Welcome to the “Clout and Climate Change” War Game led by the Center for New American Security.
It is 2015. A category 5 hurricane ravaged Miami in 2012 and millions of Bangladeshi environmental refugees poured into India after a cyclone, so UN Secretary General John Podesta (that’s him and Drew Jones to the left) convened the top two developed country emitters (US and EU) and developing country emitters (India and China) for 2.5 days to achieve progress on “managing the unavoidable and avoiding the unmanageable.”
Each delegation of 10 was played by about half Chinese, Indian, US, EU nationals and half US colleagues.
The director of the event, Sharon Burke of CNAS, wrote to me this afternoon to articulate the event’s purpose. She wrote, “To us, there were layers of purpose: the most general was that we wanted to define climate change as a national security challenge; second, to give all the diverse, assembled players a common frame of reference (i.e., to educate them about climate change & national security). Those are low bar goals, easy to jump over. But the game was not really about achieving an agreement — that was a goal within the context of the game, and while the results are relevant, this is one of those exercises where process is everything. The goal is really to see how people behave and whether you can make real world, useful observations about today from that.”
Our team of SI contractor Lori Siegel, Ventana Systems’ Tom Fiddaman and I used C-ROADS (formerly called Pangaea) to help delegates understand what climate results their commitments would create.
As we had hoped, C-ROADS worked well, helping the parties understand and commit to (as much as possible) mitigation targets.
In particular, our and John Podesta’s presentations of C-ROADS runs helped assure two results:
2. Understanding that “day one” results were roughly halfway to Podesta’s goal and the Copenhagen aspirational target, thus increasing commitment to work with China to achieve bigger commitments.
Here’s what it looked like: On the first morning, Sec General Podesta presented a slide deck we built for him using C-ROADS runs, setting the challenge. Later, the US team, for example, would ask its rapporteur to send an instant message to the Control Team, asking for our modeling team to visit. I hustled to the room where the team, headed by Pew’s Eileen Claussen and Senator Tom Daschle, would ask the question — eg, if China and India met its Copenhagen targets, how much would the US and EU have to reduce emissions by 2025 in order to “turn the corner” on global emissions? IE, see emissions fall? Back in the control room, Lori Siegel, Tom Fiddaman and I would adjust the model, create graphs, and report back first to the US team and then to everyone in the morning in a short plenary presentation and handouts. (Answer ~50%) Secretary Podesta would re-emphasize the points in personal meetings with countries. Then a call from China about costs of emissions reductions beyond 20%, and Fiddaman was off to their room. And later, from the Secretary General — if all parties followed their commitments, how much would emissions fall? What would CO2 concentration be in 2100? Are we on track?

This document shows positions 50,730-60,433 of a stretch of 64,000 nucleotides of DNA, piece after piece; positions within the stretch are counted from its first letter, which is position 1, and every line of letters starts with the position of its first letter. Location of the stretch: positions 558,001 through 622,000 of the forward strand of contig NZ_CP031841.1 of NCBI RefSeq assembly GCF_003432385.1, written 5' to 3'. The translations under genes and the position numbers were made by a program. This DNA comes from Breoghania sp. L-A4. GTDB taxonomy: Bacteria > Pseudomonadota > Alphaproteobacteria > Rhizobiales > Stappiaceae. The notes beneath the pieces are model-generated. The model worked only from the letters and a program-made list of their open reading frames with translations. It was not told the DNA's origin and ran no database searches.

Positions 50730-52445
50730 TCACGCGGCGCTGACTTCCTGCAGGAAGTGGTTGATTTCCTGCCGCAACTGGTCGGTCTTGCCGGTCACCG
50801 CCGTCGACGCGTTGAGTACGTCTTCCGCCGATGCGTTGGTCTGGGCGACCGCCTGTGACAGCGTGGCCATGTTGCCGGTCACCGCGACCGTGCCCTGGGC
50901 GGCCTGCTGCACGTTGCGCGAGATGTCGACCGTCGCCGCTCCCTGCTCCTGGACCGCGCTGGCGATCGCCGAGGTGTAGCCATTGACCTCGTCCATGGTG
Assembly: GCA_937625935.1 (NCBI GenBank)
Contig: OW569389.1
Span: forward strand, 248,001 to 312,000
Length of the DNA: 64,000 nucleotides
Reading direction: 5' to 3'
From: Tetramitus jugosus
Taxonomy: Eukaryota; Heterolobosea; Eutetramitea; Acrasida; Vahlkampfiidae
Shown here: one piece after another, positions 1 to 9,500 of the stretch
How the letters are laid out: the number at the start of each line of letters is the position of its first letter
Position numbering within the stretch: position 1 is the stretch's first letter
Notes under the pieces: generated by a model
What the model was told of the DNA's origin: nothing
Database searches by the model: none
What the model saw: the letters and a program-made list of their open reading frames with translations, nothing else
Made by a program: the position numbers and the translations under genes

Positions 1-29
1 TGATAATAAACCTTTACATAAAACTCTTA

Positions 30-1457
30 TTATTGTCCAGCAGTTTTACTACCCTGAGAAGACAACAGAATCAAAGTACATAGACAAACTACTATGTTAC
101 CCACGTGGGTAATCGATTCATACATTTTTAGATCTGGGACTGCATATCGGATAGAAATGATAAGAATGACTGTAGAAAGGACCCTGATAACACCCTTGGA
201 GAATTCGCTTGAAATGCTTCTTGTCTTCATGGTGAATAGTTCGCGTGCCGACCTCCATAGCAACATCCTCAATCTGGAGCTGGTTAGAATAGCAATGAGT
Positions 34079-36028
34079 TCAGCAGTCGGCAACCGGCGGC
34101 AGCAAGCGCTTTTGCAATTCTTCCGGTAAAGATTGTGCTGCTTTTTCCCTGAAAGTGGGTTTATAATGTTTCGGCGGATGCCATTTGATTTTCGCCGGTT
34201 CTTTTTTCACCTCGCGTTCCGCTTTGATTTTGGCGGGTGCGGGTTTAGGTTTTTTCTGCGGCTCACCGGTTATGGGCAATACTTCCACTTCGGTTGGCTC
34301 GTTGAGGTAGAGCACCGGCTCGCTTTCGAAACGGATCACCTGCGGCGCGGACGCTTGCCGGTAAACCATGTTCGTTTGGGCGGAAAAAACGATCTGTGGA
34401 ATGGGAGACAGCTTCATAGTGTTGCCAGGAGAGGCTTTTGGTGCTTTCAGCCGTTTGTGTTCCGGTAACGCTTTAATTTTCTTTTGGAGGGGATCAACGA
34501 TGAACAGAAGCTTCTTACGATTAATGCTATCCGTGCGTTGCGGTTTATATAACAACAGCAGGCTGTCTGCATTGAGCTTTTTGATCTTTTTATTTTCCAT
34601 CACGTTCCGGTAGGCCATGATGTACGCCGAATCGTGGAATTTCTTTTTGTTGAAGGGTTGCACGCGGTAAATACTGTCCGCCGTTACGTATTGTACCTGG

Along the way, the ABC documentary team was taping everything, gathering material for the show they will air in January on “The Earth in 2100”.
Our big contribution: providing fast, clear, scientifically grounded feedback about how potential actions would impact climate results to improve the mental models of decision-makers and hasten action.
Another time, after the country leads asserted that “the magnitude of each country’s contribution to global cleanup should be related to historic emissions, current emissions, projected future emissions….”, the Pew team asked us to assemble these data in table and graph form and talk the delegates through the results to make sure they understand it all.
In the game, the Indian delegation surprisingly led the emissions reduction charge – committing to decrease emissions to 30% below 2005 levels between 2015 and 2025. The Chinese seemed to be in the most difficult position — wanting ~7% per year GDP growth to provide jobs and housing for the urbanizing population, tempted to burn their coal to do so, and struggling to find a way to collaborate globally to mitigate climate change.